The Great Synagogue & Aquincum

Hello everyone! I am sorry I have been off the radar lately, but life has been crazy with all the traveling!

One thing I love about my study abroad program is my Field Studies class and being able to visit so many places within Budapest and learning more about the history. This helps make connections with our History course as well.

The Great Synagogue on Dohany Street is one of the most beautiful buildings in Budapest. We were able to take a tour of the Synagogue and museum which allowed us to learn more about the history of Jews in Budapest. The tour helped put into perspective how many people were crammed into the Jewish ghetto during the Holocaust. Our tour guide also mentioned that the Nazis had used the building of the Synagogue, which was horrifying to hear.

The gardens behind the Synagogue are also extremely beautiful. There are beautiful memorials, including a tree with leaves reading the names of victims (shown above). The memorials in the garden do a good job at portraying the horrendous amount of lives that were tragically lost.

We also learned about heroes such as Raoul Wallenberg and Carl Lutz. Wallenberg had saved tens of thousands of lives and Lutz was ordered to save 8,000 children, but misunderstood and saved 8,000 families from perishing in concentration camps. There is a plaque with each of these heroes’ names displayed in the gardens outside the Synagogue.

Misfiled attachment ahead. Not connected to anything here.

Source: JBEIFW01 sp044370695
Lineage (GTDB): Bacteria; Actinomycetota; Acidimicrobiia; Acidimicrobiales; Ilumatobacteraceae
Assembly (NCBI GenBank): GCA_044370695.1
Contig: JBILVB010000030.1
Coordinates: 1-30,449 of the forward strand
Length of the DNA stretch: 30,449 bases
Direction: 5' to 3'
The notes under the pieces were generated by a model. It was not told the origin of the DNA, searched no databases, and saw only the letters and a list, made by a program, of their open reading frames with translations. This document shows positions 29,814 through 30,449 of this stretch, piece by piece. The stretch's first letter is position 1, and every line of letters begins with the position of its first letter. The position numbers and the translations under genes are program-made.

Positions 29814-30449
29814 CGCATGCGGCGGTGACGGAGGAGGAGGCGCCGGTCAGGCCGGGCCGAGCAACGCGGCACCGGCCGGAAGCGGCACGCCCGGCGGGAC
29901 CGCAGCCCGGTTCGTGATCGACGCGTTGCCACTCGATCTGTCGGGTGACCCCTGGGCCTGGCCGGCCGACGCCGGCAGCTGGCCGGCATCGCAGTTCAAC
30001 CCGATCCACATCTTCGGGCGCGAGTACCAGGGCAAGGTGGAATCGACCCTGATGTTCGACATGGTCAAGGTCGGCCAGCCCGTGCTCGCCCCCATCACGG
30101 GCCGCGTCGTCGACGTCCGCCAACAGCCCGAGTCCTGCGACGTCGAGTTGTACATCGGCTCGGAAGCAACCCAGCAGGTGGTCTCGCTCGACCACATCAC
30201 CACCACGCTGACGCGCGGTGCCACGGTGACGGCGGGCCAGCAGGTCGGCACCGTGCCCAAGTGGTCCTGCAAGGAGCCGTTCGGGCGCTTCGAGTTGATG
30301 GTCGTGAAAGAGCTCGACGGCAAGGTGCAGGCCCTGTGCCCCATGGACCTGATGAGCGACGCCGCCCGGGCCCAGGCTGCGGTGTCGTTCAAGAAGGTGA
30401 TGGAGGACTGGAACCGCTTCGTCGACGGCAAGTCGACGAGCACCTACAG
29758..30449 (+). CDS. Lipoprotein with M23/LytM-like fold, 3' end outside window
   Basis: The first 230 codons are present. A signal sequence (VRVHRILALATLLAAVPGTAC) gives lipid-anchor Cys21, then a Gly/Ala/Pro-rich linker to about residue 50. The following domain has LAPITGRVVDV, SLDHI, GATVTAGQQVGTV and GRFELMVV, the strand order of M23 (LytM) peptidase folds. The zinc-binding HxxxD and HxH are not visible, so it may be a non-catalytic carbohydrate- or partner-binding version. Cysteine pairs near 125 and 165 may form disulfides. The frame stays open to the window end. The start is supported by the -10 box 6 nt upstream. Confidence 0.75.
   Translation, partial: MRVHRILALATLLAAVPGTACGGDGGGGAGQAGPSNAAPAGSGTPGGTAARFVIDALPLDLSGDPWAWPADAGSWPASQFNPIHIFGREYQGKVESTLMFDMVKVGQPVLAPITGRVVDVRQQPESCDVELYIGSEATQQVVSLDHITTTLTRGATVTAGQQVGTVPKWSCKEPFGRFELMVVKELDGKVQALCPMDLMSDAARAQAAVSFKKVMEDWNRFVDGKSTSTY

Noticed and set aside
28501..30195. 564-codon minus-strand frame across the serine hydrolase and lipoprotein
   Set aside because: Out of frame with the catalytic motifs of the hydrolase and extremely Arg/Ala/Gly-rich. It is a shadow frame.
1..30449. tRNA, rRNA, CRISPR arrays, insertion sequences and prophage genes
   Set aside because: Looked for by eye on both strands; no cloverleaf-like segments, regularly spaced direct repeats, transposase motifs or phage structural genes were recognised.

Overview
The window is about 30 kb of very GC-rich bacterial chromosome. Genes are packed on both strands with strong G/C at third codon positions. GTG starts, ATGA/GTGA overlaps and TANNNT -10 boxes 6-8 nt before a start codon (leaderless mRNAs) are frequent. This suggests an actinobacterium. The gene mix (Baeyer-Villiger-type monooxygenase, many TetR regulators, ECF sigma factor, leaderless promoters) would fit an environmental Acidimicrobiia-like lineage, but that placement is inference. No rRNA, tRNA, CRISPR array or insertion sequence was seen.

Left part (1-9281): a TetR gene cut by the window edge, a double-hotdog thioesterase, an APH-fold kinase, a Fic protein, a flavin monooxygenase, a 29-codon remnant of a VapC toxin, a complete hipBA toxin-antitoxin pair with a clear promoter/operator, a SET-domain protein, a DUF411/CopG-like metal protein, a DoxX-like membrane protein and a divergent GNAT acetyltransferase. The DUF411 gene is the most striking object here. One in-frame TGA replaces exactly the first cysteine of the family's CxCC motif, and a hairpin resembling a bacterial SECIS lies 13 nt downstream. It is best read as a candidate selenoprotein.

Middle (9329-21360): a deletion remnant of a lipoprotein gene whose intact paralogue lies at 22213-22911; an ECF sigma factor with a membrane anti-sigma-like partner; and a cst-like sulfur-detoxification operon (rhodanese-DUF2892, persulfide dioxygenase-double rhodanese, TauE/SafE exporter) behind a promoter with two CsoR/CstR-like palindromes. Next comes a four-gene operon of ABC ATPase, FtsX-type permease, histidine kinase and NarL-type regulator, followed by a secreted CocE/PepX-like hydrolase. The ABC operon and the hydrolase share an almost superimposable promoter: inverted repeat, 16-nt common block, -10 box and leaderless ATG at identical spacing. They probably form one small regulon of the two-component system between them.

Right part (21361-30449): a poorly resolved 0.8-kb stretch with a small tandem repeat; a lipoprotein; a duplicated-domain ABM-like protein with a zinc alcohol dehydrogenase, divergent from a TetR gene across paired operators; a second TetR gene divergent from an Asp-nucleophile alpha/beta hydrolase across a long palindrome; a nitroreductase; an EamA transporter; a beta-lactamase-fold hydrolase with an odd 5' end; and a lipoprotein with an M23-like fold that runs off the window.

For our next trip, we got to go to Aquincum, which is the site of ruins from a Roman civilization. Aquincum was the capitol of the region of Palota. The Danube River also made this location prime for settlement because it offered protection, which was highly sought after during this time.

Budapest is known for its thermal baths, so it was interesting to hear about the Roman bath houses. The baths were not from hot springs, but they did have technology to heat the floors and walls. They were also used for actual bathing. Village members would pay for these facilities and the bath houses also included a gymnasium and massages (similar to present day Hungarian bath houses). Men and women were separated.

I was really interested in learning more about this particular Roman civilization’s way of life. One thing that surprised me was the complexity of their merchant system. It was cool to see in the ruins all the different rooms that represented the different shops. There was a circular room in the center of the shopping center that was used to weigh items in order to check their authenticity to prevent against cheaters. It’s amazing that such an early civilization would include this feature.

Overall, this trip was really amazing because I didn’t even know there were Roman ruins in Budapest. More field trip posts to come!


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